Sweden’s Carl Pettersson won the Heritage Classic at Hilton Head in South Carolina on Sunday to claim his fifth PGA Tour title as Luke Donald gave up his No. 1 ranking to Rory McIlroy.
Pettersson shot a final round two-under 69 to finish the tournament at 14-under, a comfortable five shots clear of his nearest rival, former Masters champion Zach Johnson (70).
“The swing felt good,” Pettersson told reporters. “I felt calm. It was a great feeling today.”
It was his first PGA Tour win since the 2010 Canadian Open and allowed him to match Jesper Parnevik’s total for most won by a Swedish player.
Donald needed to finish eighth or better to retain his No. 1 ranking, but the Englishman tied for 37th after a final round 71 for a two-over total 286.
Colt Knost’s chances of winning his first PGA Tour title vanished with a 74 that put him third, one stroke behind Johnson of the US. Kevin Stadler (68) and Billy Mayfair (69) tied for fourth at six under par, a distant eight shots back.
The outcome was never in doubt after Pettersson birdied three of the first five holes on Sunday.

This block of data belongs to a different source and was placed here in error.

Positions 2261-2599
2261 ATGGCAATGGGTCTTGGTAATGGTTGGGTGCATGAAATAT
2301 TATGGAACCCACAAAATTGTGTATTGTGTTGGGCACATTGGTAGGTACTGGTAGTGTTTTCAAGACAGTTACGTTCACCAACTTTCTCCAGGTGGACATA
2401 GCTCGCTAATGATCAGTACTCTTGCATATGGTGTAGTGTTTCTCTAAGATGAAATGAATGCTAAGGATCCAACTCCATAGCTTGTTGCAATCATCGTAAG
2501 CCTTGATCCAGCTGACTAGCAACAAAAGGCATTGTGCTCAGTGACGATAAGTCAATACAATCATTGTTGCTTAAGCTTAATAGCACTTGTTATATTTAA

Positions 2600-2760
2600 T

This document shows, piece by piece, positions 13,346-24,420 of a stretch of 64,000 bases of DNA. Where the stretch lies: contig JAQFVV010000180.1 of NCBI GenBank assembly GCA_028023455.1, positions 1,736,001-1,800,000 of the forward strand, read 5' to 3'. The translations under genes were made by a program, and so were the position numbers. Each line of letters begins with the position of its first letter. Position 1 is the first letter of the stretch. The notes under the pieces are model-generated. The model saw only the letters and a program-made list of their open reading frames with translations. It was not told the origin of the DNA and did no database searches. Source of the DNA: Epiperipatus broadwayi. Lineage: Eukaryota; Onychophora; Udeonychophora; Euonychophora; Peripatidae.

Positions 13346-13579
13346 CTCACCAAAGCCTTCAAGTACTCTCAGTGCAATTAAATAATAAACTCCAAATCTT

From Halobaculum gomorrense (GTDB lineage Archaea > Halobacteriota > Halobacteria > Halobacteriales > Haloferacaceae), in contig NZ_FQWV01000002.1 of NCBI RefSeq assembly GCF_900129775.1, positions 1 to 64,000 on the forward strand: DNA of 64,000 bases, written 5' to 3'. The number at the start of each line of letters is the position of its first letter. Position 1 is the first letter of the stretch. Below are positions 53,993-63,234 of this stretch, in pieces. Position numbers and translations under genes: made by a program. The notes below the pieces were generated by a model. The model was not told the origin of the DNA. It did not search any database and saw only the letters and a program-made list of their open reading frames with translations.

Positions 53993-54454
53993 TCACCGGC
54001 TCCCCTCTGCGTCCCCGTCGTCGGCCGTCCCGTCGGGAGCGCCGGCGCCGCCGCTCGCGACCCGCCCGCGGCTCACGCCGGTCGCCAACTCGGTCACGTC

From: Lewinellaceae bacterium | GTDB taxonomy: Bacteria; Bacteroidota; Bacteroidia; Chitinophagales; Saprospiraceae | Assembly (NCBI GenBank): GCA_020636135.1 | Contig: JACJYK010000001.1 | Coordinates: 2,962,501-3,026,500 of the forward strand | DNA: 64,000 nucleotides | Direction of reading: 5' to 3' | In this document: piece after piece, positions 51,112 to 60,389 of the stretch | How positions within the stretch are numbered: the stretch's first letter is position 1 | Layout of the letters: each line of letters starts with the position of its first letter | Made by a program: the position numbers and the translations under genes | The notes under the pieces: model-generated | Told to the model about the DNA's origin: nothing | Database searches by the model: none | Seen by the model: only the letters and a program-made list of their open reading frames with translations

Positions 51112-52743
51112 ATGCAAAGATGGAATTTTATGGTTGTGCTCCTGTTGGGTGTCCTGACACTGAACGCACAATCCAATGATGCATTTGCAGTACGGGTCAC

“Getting off to a birdie on No. 1 was great,” said Pettersson, who sank a 24 foot putt at the first and thrived on the outward side throughout the tournament. “The whole front nine I played really good.”
Pettersson said a swing change he incorporated three weeks ago at the Houston Open had paid off.
“In Houston I found that new swing key, just opened up my stance and left my left hip clear through the ball,” he said. “I’ve played great. So hopefully this feeling lasts a long time.”
The last time the portly Pettersson tinkered with his game and lifestyle it did not work out so well.
“In ’08 I had a good year. I won Greensboro that year. I was trying to figure out what I was going to do to get to the next level and fitness, and I really started working out and eating better, and I lost 30 pounds [13.6kg] very quickly,” he recalled.
“That was during the offseason and it really threw my golf game. In ’09 I played terrible, I finished 150-something on the money list,” the 34-year-old said.
“It took a long time, just the last six months I felt comfortable again. Threw my timing off,” he said, adding that his Canadian win in 2010 was more like catching “lightning in a bottle.”
“I felt like this year my game was starting to come back to where it was. I played really solid. It’s fun to play again, and I kept the weight on,” Pettersson added.
Pettersson said putting the weight back on had been easy.
“Well, you drink 10 beers and [eat] a tub of ice cream before you go to bed,” he said, drawing laughs at his press conference. “That puts it on quickly.”